Wednesday, March 11, 2015

Last day in Rome - the Catacombs!

On my last day in Rome on this, my first trip to Rome, I planned on visiting the catacombs. I understand while there are many catacombs, there are about 7 that are open to the public and each of these contains 5-11 miles on tunnels and hundreds of thousands of graves. These were used in a small way even before
the Christians began to make constant use of them. Christians never lived in these tunnels but since they were forbidden to bury their dead in the city of Rome they looked for places to bury believers in belief of the bodily resurrection. Romans usually practices cremation.

However, the particular catacomb I was planning on visiting is closed on Wednesday (I discovered this the night before as I was doing my research) and so I had to choose another one or two!
So at 10 am as the Catacomb of Saint Sebastiano opened this morning I was there having taken a subway train and then a bus to the outskirts of Rome (then and even today). I was able to immediately join an English speaking student group from North Carolina for the tour.
Steps heading down to the next underground level

You MUST believe me when I say that since I was the last to join this group I had not heard the guide ask for "no photos" nor had a chance to view the "no photo" sign. And so, since the guide asked me to remain last in line and make sure no "sheep" wandered down so corridor or staircase (these catacombs are miles of tunnels on 3-4 levels, each about 5 yards lower than the previous level, I carefully took pictures after the line moved on so I would not get too many people in my pictures! When the leaders of the group asked me some questions near the end of the tour, they were pretty excited
that I was a professor from Dallas Theological Seminary. Shortly after that I realized as we returned to the starting place that there were "no photo" signs. I went over to explain to the leaders that I had not realized that I wasn't supposed to take pictures which I'm sure they had noticed me doing, especially near the end. They told me they had wondered but figured since I was a professor I was allowed to do it! Great people!

By the way, I was told there were seven Basilicas in Rome and this was one of them. I visited 3 of them on this tour.
This catacomb was not really well marked!  

After a half mile walk or so I found another one of the catacombs open to the public, the Catacomb of Domitillo. Not quite a popular as the previous catacomb which has a wonder history (including the tradition that both Paul and Peter's bodies were moved here briefly to preserve them from being destroyed where they had previously been buried), I arrived at 11:15 to find the last tour of the morning just leaving and it was in English! So I joined as the last one once again.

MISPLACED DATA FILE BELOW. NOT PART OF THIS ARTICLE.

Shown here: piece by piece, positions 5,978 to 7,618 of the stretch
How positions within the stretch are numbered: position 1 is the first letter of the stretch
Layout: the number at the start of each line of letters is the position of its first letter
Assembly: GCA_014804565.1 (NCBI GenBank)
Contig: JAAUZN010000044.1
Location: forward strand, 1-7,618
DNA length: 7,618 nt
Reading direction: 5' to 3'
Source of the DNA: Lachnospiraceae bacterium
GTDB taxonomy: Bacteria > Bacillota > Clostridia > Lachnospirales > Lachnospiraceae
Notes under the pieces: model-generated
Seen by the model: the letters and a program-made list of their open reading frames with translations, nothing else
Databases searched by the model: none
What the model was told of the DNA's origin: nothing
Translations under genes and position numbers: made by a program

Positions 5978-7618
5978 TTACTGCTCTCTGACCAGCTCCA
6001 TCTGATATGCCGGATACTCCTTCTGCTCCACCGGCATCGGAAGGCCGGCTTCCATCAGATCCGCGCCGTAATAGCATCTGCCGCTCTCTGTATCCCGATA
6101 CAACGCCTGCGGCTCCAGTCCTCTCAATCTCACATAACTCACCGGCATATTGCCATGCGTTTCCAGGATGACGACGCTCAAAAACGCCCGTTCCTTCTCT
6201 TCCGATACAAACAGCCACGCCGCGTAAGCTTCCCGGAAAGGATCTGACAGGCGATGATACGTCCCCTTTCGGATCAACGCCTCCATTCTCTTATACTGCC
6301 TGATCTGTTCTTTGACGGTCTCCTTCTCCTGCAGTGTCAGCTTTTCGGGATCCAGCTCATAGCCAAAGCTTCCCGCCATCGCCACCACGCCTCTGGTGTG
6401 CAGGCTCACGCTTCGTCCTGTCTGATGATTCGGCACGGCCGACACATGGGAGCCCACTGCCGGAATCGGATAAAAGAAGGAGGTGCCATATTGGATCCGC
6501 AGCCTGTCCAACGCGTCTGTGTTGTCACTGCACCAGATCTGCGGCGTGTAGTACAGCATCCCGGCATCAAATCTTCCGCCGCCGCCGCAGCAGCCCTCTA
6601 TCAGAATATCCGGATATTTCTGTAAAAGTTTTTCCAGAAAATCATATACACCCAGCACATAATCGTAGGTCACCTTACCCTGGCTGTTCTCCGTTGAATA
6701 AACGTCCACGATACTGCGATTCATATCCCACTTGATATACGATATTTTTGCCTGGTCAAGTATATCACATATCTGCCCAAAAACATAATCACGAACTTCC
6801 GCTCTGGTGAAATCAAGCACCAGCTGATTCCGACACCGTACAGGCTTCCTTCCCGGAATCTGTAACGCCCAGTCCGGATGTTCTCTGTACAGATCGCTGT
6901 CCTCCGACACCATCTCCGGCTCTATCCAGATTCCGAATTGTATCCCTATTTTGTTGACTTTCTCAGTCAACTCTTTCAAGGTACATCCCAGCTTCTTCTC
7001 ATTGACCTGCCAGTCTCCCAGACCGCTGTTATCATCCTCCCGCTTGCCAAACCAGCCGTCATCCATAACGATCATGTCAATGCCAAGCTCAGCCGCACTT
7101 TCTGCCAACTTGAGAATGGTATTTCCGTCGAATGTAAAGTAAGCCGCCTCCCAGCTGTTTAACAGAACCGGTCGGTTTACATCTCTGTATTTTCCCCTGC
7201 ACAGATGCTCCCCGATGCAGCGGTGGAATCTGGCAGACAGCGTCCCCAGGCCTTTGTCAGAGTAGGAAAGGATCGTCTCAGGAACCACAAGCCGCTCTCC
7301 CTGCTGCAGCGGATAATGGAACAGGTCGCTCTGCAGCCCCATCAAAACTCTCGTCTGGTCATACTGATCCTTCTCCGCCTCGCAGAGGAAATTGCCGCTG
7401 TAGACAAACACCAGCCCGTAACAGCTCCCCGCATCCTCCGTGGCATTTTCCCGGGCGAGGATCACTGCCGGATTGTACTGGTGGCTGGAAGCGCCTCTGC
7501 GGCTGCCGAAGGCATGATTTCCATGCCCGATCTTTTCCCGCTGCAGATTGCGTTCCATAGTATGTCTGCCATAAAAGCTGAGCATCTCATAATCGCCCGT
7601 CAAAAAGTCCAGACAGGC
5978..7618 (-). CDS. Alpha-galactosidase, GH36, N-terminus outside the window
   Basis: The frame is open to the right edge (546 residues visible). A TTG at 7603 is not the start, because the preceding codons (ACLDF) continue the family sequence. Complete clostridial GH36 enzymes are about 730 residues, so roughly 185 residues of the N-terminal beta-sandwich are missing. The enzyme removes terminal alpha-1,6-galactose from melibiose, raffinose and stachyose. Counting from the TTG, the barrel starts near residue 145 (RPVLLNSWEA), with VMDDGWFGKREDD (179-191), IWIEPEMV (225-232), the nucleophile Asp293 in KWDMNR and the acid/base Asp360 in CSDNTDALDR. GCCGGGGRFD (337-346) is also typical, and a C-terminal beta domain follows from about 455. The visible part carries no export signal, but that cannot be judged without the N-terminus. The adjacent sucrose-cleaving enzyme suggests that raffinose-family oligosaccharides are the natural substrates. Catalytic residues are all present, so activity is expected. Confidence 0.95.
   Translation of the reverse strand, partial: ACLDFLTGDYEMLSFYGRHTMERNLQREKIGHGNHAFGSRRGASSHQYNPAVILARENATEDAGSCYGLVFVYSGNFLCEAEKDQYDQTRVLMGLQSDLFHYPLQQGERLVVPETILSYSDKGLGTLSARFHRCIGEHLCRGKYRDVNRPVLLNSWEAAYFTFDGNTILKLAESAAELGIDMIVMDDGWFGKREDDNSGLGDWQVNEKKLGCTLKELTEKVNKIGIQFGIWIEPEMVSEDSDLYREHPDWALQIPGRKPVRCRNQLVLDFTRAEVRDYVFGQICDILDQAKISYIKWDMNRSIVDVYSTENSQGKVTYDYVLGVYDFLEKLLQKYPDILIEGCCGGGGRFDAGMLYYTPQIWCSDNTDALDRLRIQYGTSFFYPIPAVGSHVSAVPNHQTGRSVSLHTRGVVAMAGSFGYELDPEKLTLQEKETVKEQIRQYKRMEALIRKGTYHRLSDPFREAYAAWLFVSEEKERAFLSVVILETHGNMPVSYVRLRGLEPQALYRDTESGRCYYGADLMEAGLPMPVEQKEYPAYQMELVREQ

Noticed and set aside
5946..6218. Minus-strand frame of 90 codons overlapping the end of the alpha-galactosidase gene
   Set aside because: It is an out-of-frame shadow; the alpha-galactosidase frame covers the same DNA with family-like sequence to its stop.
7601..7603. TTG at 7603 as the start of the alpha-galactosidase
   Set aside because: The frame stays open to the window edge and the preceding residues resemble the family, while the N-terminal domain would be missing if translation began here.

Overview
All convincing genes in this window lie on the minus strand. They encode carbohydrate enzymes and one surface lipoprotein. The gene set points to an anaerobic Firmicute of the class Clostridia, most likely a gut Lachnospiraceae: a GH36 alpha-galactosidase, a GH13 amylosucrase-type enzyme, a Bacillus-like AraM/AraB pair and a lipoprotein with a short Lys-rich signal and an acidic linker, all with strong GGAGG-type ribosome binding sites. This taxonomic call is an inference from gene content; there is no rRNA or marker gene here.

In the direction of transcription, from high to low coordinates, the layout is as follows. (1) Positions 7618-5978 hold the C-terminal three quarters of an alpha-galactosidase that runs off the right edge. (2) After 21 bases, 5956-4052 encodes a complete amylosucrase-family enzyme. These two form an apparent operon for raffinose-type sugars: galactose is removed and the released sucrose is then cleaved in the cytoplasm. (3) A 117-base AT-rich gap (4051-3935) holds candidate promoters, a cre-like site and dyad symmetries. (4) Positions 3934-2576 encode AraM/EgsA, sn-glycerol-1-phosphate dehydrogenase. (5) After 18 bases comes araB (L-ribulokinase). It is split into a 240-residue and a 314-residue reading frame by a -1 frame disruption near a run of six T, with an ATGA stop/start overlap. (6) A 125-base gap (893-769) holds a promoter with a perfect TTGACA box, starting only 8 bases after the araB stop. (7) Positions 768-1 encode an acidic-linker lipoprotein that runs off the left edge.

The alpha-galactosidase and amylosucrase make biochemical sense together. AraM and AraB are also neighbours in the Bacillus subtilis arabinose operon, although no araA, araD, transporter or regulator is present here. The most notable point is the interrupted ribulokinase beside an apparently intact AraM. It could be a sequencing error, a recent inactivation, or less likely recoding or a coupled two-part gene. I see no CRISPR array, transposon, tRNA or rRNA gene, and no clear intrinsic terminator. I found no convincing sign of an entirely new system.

Again a wonderful tour and a reminder of how precious these early believers (from 1st to 5th centuries) held to the bodily resurrection. What was unique to this tour was the area where they had gathered together the many oil lamps they had found which the grave-diggers had used. They are small but remember air was precious down below ground. Also this catacomb had a rare painted fresco that decorated one of the tombs.

It was time to return to my hotel, gather my belongings together and walk to the bus stop where I could catch a bus to the second of the two Rome airports, this time for my flight to Athens. My first flight from Budapest to Rome cost me $61 and this one to Tel Aviv, Israel with a stop over in Athens cost a whopping $121. So my vacation so far has been relatively inexpensive so far which pleases the Scottish blood in me and releases some of my guilt that I am here without my beautiful, supportive wife Sharon. For the worrying types, I am here with her blessing! We talk almost every night on Skype too.

I believe my teaching on the Apostles Paul and Peter will be richer for me being here. You do need to take my classes or listened to my preaching to see if this becomes true!

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